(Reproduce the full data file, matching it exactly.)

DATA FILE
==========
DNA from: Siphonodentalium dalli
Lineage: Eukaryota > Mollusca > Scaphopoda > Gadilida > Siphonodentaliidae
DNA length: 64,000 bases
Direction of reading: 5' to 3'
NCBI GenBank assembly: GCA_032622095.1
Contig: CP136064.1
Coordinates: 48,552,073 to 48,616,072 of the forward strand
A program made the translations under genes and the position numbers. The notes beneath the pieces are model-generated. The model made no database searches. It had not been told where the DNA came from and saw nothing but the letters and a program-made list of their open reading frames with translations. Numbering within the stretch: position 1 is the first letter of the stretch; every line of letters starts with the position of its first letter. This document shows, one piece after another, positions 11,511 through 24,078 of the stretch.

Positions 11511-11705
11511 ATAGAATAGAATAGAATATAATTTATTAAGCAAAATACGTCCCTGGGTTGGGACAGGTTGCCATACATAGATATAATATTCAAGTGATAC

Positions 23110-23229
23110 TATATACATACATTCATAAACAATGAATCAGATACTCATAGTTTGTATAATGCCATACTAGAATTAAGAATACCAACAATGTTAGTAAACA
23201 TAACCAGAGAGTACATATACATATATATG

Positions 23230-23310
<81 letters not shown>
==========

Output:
DNA from: Siphonodentalium dalli
Lineage: Eukaryota > Mollusca > Scaphopoda > Gadilida > Siphonodentaliidae
DNA length: 64,000 bases
Direction of reading: 5' to 3'
NCBI GenBank assembly: GCA_032622095.1
Contig: CP136064.1
Coordinates: 48,552,073 to 48,616,072 of the forward strand
A program made the translations under genes and the position numbers. The notes beneath the pieces are model-generated. The model made no database searches. It had not been told where the DNA came from and saw nothing but the letters and a program-made list of their open reading frames with translations. Numbering within the stretch: position 1 is the first letter of the stretch; every line of letters starts with the position of its first letter. This document shows, one piece after another, positions 11,511 through 24,078 of the stretch.

Positions 11511-11705
11511 ATAGAATAGAATAGAATATAATTTATTAAGCAAAATACGTCCCTGGGTTGGGACAGGTTGCCATACATAGATATAATATTCAAGTGATAC

Positions 23110-23229
23110 TATATACATACATTCATAAACAATGAATCAGATACTCATAGTTTGTATAATGCCATACTAGAATTAAGAATACCAACAATGTTAGTAAACA
23201 TAACCAGAGAGTACATATACATATATATG

Positions 23230-23310
<81 letters not shown>